Walked into Old Vrindavan through narrow lanes lined with beggars; stores selling paintings of your favorite deities with faces surrounded by twinkling christmas lights; the chinka chinka chinka of finger cymbals; holy chants echoing in temple halls; honking rickshaws and old black ball bicycle horn farts. The ubiquitous starving crippled cows browse through piles of trash, munching on discarded napkins and plastic bags that will twist around their intestines killing them slowly and painfully. Momma monkeys with tiny big-eyed babies clinging to their bellies fight street dogs for scraps. Hawkers standing at their rough-hewn, gray, wooden carts piled high with roses yell to the passersby - the scent of the roses strong and sweet, perfuming the air. Garlands of flowers are being sold everywhere to lay at the feet of deities in temples as prevalent as bars in Istanbul's clubbing scene in Beyoglu. The scents of incense and roses mingle with the steam of deep-fried samosas, pakoras, aloo tikka and puri, cow shit and urine. Pilgrims buy sweets and flowers as offerings to Krishna.
I'm headed to Banke Bihere - the Black Krishna. Indian pilgrims ply the lane to cast their eyes upon this strange wide-eyed black idol.
I ask directions of a man who gestures I should follow him. He's dressed in white kurta pyjamas with an impeccably folded blue shawl across his left shoulder, hanging over his chest and back. He leads me down a side street of sweet sellers and points to the temple on the left.
I kick off my sandals and push them to the side of the pile of removed footwear and pad slap slap slap barefooted along the marble floor to the entrance.
Inside, I begin the serpentine metal-post-lined path to the deity. It smells like a rose oil factory. Teary-eyed devotees stop periodically, bring their hands together in prayer and gaze toward the enshrined idol on the stage at the front of the temple.
Holding onto their garlands of flowers, baskets of lit candles and marigolds, boxes of sweets, they haul themselves up the steep wooden steps - women on the left, men on the right side of rails that protects the little statue from his worshippers.
Two priests stand in the neutral zone between the men and women. The floor is a raised bed of discarded pressed leaf wrappers that held offerings.
From either side, the rapturous worshippers thrust their boxes , baskets, and other offerings toward the two priests. Ten, twenty, fifty, and a hundred rupee notes shoved toward their faces.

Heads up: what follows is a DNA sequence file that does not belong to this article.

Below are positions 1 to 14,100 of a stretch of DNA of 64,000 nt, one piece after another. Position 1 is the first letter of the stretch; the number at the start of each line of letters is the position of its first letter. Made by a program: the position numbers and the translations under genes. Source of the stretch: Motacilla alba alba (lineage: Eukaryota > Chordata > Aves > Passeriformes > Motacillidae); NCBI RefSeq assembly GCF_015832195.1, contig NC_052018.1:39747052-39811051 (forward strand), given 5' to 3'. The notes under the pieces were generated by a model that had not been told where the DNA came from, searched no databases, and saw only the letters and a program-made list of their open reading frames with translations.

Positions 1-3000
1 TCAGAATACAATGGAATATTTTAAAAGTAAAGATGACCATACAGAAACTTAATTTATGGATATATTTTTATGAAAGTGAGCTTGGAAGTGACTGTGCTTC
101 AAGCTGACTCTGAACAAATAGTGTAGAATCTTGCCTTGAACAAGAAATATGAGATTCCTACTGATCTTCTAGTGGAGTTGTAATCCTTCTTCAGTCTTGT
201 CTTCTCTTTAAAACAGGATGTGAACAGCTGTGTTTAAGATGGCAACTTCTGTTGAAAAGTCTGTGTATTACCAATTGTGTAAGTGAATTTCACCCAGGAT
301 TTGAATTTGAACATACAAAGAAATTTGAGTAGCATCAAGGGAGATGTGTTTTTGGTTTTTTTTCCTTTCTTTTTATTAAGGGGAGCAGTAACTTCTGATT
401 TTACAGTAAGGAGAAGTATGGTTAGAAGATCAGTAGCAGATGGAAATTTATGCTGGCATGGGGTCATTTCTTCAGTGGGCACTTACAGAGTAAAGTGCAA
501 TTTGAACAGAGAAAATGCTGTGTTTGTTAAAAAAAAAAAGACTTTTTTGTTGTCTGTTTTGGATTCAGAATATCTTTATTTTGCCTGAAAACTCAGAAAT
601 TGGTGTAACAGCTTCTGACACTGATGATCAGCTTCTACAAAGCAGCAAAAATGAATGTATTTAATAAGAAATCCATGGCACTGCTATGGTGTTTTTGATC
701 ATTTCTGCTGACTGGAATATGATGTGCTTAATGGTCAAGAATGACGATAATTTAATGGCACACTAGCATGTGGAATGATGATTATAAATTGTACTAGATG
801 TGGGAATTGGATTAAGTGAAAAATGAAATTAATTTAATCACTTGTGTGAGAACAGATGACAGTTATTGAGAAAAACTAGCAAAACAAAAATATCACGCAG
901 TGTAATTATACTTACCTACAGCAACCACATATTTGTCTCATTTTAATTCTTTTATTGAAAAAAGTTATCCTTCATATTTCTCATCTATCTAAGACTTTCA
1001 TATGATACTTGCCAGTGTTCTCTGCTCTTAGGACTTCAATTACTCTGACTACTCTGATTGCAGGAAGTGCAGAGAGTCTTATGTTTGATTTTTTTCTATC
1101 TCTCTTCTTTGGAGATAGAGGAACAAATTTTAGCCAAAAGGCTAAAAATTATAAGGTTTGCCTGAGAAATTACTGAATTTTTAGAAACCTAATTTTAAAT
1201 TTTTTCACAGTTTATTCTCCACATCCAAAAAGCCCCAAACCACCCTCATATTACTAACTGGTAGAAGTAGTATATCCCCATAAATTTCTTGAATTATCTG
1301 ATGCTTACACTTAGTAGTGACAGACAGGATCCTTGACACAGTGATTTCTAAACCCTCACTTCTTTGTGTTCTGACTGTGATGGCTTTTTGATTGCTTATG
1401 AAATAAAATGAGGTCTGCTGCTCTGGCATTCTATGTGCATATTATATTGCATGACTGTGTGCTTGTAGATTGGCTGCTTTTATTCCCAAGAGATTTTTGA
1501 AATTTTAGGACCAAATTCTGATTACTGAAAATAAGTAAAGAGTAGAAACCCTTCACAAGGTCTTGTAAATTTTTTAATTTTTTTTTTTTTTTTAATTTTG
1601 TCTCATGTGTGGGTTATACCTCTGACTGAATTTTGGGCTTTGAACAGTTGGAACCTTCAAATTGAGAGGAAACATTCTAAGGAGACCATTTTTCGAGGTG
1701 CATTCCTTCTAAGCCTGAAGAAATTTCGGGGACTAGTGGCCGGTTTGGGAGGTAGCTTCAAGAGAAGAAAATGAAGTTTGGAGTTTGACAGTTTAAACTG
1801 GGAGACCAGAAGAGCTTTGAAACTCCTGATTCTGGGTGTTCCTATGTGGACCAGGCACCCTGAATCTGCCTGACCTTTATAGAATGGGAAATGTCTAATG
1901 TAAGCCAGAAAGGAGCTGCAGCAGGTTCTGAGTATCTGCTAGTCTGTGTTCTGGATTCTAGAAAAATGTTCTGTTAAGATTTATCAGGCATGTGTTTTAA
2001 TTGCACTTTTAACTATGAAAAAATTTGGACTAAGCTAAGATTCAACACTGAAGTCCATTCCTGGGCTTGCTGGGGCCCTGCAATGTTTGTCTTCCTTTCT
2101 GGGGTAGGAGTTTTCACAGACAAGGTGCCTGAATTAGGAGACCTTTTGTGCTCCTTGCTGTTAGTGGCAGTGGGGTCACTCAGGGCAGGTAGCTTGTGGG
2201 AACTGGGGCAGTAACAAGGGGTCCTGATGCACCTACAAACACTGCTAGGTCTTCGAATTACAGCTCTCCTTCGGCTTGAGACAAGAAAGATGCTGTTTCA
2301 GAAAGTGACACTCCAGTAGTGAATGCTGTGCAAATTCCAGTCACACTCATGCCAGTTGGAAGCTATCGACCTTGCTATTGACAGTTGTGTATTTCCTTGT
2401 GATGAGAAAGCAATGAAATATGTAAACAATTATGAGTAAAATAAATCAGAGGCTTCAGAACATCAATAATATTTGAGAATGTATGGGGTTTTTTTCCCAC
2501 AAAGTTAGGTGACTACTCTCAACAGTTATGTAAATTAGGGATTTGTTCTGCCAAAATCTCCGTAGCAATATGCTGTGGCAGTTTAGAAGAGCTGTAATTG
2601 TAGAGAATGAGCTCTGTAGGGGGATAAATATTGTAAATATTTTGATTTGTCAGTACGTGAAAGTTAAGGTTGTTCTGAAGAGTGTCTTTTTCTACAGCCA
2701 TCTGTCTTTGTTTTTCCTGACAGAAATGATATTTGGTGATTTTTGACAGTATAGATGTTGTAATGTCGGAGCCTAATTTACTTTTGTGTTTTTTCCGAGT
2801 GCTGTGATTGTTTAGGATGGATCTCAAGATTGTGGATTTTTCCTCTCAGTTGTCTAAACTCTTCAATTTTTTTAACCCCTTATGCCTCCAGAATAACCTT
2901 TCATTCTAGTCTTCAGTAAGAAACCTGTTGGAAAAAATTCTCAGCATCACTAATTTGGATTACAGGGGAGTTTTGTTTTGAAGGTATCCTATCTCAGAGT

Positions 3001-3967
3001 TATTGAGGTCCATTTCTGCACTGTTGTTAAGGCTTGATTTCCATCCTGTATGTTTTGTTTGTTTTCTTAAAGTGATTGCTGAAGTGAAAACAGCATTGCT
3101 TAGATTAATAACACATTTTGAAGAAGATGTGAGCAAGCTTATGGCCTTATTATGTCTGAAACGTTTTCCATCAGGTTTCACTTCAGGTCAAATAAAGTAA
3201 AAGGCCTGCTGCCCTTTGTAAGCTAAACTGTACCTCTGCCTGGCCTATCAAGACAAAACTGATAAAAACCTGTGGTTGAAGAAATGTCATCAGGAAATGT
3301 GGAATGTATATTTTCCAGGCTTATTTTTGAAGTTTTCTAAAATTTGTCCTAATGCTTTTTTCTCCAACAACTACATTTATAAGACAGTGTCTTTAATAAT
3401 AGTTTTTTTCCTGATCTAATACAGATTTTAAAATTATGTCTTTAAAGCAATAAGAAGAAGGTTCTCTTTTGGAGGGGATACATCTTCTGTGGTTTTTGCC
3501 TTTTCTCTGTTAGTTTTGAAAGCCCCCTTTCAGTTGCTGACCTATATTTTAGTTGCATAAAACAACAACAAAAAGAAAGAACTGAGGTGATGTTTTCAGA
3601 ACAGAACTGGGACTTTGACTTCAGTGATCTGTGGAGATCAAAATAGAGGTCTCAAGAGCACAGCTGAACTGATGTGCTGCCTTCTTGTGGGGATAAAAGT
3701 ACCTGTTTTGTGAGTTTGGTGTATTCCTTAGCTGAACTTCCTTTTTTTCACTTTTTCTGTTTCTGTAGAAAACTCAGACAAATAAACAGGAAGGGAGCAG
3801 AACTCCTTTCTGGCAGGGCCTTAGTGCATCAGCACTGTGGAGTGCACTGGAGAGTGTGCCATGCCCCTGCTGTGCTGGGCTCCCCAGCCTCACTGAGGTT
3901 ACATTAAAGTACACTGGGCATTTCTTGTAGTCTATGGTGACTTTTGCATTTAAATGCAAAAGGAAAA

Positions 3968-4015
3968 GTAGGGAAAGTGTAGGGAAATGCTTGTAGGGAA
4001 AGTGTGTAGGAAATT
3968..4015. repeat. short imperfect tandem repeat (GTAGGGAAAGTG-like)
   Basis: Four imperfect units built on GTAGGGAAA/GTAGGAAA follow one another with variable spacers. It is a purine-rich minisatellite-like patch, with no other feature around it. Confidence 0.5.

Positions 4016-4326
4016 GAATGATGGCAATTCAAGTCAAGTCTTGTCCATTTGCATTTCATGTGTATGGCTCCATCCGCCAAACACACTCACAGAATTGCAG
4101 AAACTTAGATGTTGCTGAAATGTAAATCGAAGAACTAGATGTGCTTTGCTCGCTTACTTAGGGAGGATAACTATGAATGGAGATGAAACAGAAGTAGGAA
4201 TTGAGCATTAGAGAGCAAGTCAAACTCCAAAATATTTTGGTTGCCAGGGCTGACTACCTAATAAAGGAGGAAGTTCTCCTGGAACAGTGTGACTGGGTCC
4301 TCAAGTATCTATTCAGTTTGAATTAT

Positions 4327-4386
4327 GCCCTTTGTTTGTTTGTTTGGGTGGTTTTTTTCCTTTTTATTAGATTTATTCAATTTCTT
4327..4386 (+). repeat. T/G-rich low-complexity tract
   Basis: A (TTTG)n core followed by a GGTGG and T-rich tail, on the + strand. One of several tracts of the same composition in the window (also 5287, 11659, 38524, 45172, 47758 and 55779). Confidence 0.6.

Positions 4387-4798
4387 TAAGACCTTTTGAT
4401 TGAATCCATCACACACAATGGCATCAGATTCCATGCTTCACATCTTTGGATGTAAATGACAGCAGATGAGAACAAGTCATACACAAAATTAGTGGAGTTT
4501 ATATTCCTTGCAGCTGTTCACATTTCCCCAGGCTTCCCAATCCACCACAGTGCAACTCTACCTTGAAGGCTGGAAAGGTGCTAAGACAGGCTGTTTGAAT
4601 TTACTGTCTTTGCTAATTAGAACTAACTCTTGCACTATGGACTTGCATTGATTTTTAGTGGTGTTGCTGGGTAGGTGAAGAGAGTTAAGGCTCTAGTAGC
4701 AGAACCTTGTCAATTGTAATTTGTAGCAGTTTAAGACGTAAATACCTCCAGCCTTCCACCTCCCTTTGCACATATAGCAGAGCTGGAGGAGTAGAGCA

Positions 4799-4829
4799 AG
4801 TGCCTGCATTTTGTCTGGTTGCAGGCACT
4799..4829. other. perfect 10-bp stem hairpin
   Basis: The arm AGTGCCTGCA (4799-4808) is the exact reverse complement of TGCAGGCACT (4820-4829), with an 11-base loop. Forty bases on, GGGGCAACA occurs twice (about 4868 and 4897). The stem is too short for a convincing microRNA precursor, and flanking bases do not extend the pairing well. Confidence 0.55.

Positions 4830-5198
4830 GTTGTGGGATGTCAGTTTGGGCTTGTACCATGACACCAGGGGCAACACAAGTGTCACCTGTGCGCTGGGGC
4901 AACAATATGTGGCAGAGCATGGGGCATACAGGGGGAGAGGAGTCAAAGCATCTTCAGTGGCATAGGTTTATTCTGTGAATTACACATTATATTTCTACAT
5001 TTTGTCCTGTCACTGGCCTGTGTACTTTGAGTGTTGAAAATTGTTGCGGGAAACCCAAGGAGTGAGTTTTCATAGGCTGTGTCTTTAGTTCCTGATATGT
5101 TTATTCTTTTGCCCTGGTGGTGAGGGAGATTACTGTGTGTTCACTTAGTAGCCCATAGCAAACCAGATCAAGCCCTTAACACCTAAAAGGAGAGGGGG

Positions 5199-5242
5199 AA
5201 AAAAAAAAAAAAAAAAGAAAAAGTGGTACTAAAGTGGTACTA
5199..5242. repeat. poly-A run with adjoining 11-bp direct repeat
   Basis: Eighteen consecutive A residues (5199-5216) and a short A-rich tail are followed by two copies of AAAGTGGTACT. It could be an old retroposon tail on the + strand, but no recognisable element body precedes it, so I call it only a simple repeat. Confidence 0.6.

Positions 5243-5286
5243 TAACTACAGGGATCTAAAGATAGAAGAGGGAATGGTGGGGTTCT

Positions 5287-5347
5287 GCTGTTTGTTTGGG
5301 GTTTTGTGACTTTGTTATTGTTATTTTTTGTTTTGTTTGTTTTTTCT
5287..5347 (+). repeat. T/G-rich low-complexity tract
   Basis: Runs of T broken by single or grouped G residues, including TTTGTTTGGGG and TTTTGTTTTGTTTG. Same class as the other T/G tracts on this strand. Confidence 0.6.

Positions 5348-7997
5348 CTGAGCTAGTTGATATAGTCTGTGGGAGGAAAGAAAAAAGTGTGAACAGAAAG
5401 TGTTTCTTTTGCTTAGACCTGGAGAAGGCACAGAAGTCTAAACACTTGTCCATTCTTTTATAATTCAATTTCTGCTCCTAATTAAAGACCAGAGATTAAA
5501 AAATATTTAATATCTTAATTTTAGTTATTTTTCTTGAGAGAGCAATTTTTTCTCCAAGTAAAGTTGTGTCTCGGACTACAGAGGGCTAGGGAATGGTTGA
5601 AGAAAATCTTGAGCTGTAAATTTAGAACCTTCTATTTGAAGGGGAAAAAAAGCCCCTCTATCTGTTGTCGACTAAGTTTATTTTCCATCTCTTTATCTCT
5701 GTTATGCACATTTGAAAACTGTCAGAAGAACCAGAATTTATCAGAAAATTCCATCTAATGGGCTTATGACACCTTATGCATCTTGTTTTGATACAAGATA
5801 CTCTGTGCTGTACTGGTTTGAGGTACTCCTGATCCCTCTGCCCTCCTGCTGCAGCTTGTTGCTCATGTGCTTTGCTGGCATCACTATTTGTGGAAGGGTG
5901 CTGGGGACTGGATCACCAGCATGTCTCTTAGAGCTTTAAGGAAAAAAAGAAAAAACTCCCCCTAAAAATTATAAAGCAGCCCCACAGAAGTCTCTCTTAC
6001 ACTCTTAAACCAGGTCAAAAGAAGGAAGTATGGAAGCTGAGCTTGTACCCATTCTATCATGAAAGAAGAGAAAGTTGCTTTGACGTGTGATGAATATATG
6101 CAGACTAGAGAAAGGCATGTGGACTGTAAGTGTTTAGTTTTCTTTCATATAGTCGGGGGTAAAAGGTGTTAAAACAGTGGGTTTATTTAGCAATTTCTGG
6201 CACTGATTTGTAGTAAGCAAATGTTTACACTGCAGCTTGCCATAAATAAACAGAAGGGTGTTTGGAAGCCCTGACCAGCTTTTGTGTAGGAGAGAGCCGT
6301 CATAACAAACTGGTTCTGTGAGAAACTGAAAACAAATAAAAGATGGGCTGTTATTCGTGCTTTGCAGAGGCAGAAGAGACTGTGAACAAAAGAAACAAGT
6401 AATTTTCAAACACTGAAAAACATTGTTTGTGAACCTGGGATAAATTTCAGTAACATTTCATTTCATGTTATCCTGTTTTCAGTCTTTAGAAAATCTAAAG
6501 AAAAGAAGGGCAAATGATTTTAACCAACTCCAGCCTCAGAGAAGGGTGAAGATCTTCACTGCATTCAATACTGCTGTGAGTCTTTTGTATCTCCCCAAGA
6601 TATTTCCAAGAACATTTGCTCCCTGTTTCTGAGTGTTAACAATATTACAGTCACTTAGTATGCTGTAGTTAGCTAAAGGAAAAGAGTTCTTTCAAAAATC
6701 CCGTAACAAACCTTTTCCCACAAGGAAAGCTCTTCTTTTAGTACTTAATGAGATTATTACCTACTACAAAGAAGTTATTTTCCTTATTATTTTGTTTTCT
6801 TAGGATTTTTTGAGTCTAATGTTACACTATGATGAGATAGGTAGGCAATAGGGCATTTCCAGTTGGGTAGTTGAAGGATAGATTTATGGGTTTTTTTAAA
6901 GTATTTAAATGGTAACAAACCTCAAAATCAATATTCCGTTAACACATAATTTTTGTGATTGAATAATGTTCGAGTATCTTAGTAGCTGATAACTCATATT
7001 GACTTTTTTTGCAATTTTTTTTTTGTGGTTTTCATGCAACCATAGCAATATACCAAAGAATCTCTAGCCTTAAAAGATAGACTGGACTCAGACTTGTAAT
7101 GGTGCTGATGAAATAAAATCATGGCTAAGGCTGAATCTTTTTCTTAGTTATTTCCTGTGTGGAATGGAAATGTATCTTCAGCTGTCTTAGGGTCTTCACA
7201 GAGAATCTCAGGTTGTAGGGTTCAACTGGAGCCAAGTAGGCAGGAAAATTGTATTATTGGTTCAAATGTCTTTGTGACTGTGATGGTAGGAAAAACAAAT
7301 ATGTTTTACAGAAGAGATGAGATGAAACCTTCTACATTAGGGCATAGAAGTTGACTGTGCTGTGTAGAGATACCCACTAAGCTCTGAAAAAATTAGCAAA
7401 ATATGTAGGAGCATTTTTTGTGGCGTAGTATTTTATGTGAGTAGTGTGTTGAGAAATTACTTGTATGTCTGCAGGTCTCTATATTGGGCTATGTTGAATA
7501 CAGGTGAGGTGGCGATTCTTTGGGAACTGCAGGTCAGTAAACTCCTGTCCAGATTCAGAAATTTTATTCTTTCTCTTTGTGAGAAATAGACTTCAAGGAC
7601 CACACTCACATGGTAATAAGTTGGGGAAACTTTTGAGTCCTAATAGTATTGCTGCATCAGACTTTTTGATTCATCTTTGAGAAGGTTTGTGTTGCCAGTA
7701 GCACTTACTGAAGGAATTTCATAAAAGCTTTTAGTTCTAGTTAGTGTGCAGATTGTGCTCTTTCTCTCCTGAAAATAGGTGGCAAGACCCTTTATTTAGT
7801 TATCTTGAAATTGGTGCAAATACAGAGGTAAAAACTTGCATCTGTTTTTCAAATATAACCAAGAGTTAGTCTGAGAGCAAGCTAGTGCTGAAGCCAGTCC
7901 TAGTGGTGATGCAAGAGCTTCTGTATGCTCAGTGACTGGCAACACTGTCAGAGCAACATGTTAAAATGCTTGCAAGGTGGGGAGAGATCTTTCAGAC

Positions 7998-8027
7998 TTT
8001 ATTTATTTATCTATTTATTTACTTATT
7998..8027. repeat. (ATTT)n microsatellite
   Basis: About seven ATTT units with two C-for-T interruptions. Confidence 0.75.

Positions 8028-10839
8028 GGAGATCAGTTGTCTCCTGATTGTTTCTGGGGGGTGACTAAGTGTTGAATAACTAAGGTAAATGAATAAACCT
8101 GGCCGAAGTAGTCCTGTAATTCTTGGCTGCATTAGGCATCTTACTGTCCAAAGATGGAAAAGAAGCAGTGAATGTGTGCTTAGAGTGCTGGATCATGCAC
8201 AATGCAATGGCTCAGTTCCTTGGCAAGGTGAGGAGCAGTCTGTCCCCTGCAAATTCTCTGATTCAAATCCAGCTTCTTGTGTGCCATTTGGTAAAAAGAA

The two scowling priests grab the rupees, pocket them, fling handfuls of round ping-pong sized and shaped milk sweets at the feet of the little black idol, hand the half full box back to its owner and toss the flowers on the ground. Some people get their garlands sprinkled with holy water and returned to them.
The faithful gaze big-eyed at the black idol.
It's a quirky little statue even by Hindu standards, with a jet-black face, huge staring white eyes, and a jewel-button nose, all dressed up in a sparkling glittery gold party dress, accessorized by strings of marigold, rose, and daisy chains.
The worshippers weep and tremble. Pray to the unmoving little black deity. The priests' eyebrows furrow. They wave us away and back down the wooden steps.
My travel agent, Pankaj Yadao explained the story of the "Black Krishna" when I came to pick up my train ticket.
"In the time of the Muslim King, Akbar - you know him, Madame?"
I nod in affirmation having read about Akbar - the most liberal of all Muslim Kings - who invited scholars from every religion: Muslim, Hindu, Jain, Sikh, Parsi to gather together regularly to discuss far-ranging issues.
Pankaj continues. "There was one singer who was the greatest of all singers. His name was Hari Das Mahraj - you write that down Madame," he instructs me like a strict primary school teacher. And I dutifully write down the name on the sheet of paper with names of the important temples to visit.
"Hari Das Mahraj's singing was sooo beautiful, that when he sang, all the animals and birds in the forest came to listen. And stayed until he finished singing."
"One day while he was singing soooooo strong, a Black Krishna rose up out of the ground and told him his singing had called him up to be worshipped by all. So they built a temple around the Black Krishna. And that's the temple Banke Bihere."
* * *
I make my way out to the harsh, sunlit entrance. Squinting, I search for my sandals. I don't dare put on my sunglasses as cheeky monkeys hop about just looking for some glasses to snatch and ransom for a treat. I slip on my sandals and make my way out in search of somewhere quiet to have some breakfast and write about the Black Krishna.